Voices of Hope (VOH) was born directly from the lived experience of its co-founders and lived experience continues to be key today, as nearly all VOH’s 100 person staff are people in recovery. Since the beginning, VOH has focused on being responsive to the needs of the recovery community. Further, VOH is firmly rooted in research and evidence-based support as two of the co-founders are academic experts in the field. VOH understands the holistic needs of people in recovery and their friends and families and what a Recovery Ready Community should entail to support those needs. 

In 2014, as the opioid epidemic ravaged on, there was an urgent need to change public perception surrounding substance use disorder and overdose. At a time when there were massive gaps in access to naloxone/Narcan and overdose response training  VOH began training and, with the help of a number of physicians, distributing prescriptions for Narcan. That year Voices of Hope also hosted the first international overdose awareness day event in Kentucky. Reducing overdose and stigma are key elements of a Recovery Ready Community. 

 In 2016, responding to a need for quality information about treatment services, VOH, in collaboration with Lexington/Fayette Urban County Government, launched an online treatment locator: GetHelpLex.org. We maintained this website, which filled an important need for our community, until the launch of findhelpnowky.org.  Knowledge of and access to treatment resources are critical in a Recovery Ready Community.

 In 2017, the Co-Founders, Dr. Alex Elswick, Shelley Elswick traveled to Connecticut and Rhode Island to tour Connecticut Community for Addiction Recovery, and Anchor Recovery. Inspired by what we witnessed when person-first, inclusive, recovery support services are delivered, we came back to Kentucky to replicate the evidence-based models. 

In 2018, VOH became a Recovery Community Organization and opened Kentucky’s first Recovery Community Center located in downtown Lexington. It was funded by the Kentucky Opioid Response Effort (KORE). We developed a Community Advisory Board, comprised of stakeholders who understand what recovery looks like “on-the ground” to ensure that we are informed not only by evidence-based practices, but also by lived experience. We launched a telephone recovery support program that supports all paths of recovery, is free and convenient, and makes support accessible. To date we have served 2,330 people with telephone support. Our staff peer support specialists serve as recovery coaches to help participants build recovery capital. To date we have served 2,946 people with this program. Community-based resources have been shown to positively affect substance use disorder (SUD) impact and SUD recovery. It helps by orienting stakeholders towards the problem and creating continuity among support services.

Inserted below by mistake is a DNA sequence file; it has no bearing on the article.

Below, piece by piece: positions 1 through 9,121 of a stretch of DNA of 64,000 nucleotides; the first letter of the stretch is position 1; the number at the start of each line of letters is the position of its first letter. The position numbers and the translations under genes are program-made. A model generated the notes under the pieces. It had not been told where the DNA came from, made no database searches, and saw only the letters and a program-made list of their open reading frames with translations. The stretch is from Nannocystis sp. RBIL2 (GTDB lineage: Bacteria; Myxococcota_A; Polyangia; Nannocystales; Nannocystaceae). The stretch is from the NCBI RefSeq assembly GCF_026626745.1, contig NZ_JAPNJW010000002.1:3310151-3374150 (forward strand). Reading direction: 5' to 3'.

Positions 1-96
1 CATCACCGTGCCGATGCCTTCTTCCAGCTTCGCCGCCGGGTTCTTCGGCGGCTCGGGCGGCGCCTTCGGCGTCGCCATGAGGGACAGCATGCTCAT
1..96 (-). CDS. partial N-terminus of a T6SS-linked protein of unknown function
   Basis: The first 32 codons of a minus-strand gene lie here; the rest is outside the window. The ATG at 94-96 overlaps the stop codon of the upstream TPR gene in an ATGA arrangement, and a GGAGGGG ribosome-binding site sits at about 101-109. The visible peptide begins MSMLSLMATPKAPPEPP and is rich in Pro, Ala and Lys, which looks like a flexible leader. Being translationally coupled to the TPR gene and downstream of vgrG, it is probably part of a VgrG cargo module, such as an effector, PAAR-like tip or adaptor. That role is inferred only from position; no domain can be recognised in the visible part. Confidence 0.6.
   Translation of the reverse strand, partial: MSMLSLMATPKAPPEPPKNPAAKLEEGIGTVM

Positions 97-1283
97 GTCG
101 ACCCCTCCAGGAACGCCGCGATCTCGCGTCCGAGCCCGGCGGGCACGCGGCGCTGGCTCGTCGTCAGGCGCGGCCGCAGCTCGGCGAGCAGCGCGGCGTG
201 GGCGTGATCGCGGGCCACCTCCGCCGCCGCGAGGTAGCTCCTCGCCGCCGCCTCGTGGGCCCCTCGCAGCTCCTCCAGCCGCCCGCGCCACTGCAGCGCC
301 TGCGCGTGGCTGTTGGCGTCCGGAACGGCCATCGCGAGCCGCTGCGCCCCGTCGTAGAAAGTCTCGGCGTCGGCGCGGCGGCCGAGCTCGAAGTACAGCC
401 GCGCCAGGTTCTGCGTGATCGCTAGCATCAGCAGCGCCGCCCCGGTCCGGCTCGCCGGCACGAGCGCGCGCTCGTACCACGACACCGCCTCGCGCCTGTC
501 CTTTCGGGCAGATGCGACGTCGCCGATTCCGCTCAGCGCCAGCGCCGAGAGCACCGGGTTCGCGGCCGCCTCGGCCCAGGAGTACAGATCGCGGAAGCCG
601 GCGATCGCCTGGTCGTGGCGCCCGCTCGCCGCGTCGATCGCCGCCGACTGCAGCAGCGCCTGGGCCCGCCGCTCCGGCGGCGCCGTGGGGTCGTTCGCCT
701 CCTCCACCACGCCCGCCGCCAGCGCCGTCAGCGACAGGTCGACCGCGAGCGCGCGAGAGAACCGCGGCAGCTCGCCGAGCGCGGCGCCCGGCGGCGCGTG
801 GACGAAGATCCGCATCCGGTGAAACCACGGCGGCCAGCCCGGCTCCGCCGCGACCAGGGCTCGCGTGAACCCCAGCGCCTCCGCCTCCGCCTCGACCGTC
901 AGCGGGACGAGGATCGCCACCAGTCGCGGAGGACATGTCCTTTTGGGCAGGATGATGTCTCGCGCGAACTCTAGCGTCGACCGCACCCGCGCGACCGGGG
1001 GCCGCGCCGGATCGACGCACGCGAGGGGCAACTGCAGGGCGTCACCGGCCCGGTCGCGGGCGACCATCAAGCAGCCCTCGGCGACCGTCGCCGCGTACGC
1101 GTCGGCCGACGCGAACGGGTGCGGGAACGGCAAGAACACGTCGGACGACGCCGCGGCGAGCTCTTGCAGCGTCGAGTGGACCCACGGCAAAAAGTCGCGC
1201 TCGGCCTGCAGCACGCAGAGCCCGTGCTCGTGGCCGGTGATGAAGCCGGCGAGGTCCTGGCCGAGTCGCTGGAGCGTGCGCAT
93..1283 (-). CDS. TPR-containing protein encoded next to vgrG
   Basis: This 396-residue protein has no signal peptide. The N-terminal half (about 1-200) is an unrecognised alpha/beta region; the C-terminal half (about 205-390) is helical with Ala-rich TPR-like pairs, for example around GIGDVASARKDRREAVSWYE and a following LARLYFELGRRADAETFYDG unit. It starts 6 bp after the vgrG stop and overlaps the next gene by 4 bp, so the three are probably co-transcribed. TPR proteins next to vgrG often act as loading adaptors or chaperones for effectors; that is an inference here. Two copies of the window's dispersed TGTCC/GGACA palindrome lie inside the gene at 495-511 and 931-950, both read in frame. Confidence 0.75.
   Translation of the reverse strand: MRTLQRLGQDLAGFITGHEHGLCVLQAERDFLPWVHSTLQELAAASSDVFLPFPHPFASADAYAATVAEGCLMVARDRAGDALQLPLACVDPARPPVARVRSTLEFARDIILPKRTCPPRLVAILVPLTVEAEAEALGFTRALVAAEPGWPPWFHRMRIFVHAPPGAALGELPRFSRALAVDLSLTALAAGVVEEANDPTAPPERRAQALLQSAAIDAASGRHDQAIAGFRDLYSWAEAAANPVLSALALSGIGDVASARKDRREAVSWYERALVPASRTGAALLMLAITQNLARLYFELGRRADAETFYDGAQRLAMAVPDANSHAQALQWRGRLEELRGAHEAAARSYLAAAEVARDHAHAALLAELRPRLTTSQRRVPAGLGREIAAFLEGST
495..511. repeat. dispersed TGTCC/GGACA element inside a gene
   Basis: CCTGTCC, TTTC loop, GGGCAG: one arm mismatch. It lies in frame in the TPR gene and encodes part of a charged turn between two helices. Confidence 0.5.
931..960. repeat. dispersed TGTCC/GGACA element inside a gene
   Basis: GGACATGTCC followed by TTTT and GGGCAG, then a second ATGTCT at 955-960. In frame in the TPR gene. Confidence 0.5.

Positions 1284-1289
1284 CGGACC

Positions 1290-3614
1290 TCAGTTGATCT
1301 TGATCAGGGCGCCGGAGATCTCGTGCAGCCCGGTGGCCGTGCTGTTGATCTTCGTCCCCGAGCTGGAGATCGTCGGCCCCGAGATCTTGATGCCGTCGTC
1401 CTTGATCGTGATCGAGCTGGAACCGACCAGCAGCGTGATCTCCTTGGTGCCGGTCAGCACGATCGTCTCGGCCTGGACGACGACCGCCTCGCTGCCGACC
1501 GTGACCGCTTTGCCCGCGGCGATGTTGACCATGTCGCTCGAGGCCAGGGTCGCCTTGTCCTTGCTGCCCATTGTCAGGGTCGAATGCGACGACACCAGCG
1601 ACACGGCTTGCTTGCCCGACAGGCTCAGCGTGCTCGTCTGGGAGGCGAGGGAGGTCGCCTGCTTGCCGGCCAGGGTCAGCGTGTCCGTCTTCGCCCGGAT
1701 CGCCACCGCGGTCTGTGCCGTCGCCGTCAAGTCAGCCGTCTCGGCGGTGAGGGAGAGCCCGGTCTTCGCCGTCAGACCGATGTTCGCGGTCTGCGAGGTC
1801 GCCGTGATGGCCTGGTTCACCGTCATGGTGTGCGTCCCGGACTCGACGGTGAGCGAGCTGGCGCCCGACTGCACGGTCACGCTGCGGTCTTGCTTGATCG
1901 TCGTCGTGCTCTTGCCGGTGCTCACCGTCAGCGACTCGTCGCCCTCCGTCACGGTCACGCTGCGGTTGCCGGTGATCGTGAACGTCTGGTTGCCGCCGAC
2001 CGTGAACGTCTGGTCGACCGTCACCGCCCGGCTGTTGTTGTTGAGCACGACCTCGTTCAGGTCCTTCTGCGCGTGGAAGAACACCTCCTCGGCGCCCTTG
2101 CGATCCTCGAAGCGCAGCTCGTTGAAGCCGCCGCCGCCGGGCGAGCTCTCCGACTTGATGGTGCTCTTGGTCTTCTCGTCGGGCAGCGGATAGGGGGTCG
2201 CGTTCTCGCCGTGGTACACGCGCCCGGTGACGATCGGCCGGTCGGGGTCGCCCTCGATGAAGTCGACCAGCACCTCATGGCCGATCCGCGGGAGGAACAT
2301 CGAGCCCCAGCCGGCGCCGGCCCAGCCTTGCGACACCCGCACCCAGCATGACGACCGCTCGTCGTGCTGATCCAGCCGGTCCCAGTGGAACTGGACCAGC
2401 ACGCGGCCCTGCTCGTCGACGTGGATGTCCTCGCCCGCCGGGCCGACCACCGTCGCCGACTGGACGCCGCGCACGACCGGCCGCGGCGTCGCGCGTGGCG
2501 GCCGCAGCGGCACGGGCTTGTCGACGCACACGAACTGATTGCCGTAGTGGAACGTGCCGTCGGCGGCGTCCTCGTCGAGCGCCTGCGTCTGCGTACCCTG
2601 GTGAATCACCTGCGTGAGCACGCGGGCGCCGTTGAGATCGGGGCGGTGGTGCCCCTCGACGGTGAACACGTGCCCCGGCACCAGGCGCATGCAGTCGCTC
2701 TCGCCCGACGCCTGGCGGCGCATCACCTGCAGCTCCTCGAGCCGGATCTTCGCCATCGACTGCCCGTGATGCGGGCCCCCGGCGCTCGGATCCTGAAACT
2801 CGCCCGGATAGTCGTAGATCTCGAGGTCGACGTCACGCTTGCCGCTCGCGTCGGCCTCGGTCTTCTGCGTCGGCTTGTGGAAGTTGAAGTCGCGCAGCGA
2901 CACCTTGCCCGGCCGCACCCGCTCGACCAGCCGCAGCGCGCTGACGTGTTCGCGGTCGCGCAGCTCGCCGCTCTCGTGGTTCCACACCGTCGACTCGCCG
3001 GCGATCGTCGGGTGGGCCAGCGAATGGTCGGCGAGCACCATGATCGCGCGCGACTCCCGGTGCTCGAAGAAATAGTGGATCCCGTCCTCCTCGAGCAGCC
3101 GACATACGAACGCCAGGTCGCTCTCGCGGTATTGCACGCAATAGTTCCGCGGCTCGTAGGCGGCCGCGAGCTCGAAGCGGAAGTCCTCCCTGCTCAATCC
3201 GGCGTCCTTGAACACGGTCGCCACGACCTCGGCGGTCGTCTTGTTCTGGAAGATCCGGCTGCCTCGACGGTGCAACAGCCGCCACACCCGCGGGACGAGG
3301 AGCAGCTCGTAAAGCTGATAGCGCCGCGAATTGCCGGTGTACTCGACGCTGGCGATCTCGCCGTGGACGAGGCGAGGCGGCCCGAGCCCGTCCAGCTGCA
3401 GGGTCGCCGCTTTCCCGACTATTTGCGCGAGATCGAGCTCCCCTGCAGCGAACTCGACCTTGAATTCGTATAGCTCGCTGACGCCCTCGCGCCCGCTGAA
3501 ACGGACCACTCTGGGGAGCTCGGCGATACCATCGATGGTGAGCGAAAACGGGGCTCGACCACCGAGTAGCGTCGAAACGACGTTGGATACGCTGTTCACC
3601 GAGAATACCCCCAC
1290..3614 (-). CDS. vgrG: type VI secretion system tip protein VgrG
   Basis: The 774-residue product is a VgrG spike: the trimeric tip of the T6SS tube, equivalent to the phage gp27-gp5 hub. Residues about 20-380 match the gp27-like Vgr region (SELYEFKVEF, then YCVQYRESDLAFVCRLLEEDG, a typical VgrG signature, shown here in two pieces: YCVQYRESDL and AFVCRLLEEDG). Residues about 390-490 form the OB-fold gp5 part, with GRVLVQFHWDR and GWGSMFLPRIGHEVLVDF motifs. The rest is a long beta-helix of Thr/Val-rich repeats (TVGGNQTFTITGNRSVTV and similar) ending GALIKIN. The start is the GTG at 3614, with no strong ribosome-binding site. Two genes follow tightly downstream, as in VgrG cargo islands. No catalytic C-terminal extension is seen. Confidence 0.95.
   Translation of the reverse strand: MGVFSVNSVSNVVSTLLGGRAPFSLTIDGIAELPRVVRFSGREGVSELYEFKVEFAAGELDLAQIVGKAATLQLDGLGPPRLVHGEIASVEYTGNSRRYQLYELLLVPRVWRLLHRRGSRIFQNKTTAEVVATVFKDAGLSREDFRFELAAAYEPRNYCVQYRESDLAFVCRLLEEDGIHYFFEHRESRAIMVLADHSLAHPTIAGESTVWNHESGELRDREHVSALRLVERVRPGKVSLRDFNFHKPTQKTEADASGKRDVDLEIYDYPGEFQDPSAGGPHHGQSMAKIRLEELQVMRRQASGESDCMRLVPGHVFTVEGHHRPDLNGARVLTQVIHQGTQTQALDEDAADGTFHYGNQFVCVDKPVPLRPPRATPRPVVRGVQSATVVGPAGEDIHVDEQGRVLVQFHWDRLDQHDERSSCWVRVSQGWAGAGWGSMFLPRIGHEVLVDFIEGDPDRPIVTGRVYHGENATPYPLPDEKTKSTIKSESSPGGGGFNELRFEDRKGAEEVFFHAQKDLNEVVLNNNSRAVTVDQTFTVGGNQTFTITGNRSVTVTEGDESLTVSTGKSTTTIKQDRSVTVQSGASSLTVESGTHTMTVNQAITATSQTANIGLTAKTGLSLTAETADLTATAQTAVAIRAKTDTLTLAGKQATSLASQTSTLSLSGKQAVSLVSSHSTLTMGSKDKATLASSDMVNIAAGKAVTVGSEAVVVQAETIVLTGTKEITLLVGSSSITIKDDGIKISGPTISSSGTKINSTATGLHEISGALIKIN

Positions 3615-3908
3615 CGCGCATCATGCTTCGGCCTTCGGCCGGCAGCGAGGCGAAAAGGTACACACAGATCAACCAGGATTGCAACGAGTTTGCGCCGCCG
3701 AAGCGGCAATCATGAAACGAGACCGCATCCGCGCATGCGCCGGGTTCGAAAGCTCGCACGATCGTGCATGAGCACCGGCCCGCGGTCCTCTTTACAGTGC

In 2019, we embedded our first coach at a partner site, Baptist Health-Lexington and continue that relationship today. Later that year, our opportunities to expand services across the state increased via two contracts with the University of Kentucky. The HEALing Communities Study has an aim to reduce overdose deaths in 16 vulnerable counties by 40% by increasing the use of medication for opioid use disorder (MOUD) through linkage to providers and retention once in treatment. This is done, in part, by peers who integrate healthcare, the criminal justice system, employment, housing, education, and both formal and informal recovery supports. We onboarded and employed 25 coaches to provide services across 8 counties in multiple sectors such as syringe service programs, detention centers, opioid treatment programs (OTPs), shelters, and residential treatment providers. The Justice Community Opioid Innovation Network (JCOIN) supports research on quality addiction treatment for opioid use disorder nationwide. We provide telephonic recovery coaching to women released from incarceration across the state. 

In 2020, we partnered with Hazelden Betty Ford to provide recovery support services to health care and justice communities. During that year, challenges included a move to remote services due to COVID-19 and then to hybrid services. Our size, organizational structure, informed leadership, and independence allowed adaptability and innovation so that we continued to save and enrich lives during this time. We also used this unusual period to further our commitment to our core value of diversity and inclusion by securing the services of a nationally recognized diversity, equity, and inclusion coach.

In 2021, we addressed the lack of recovery support services available to the most vulnerable in our communities by creating mobile harm reduction programs in both Lexington and Louisville. In addition, we purchased a building for a second location in an underserved and under resourced area that allows us to better serve all people.

“I don’t have the words to explain. But I pick up the phone when you call and you help with wanting nothing in return. VOH is a guide for my journey through my recovery.” Ian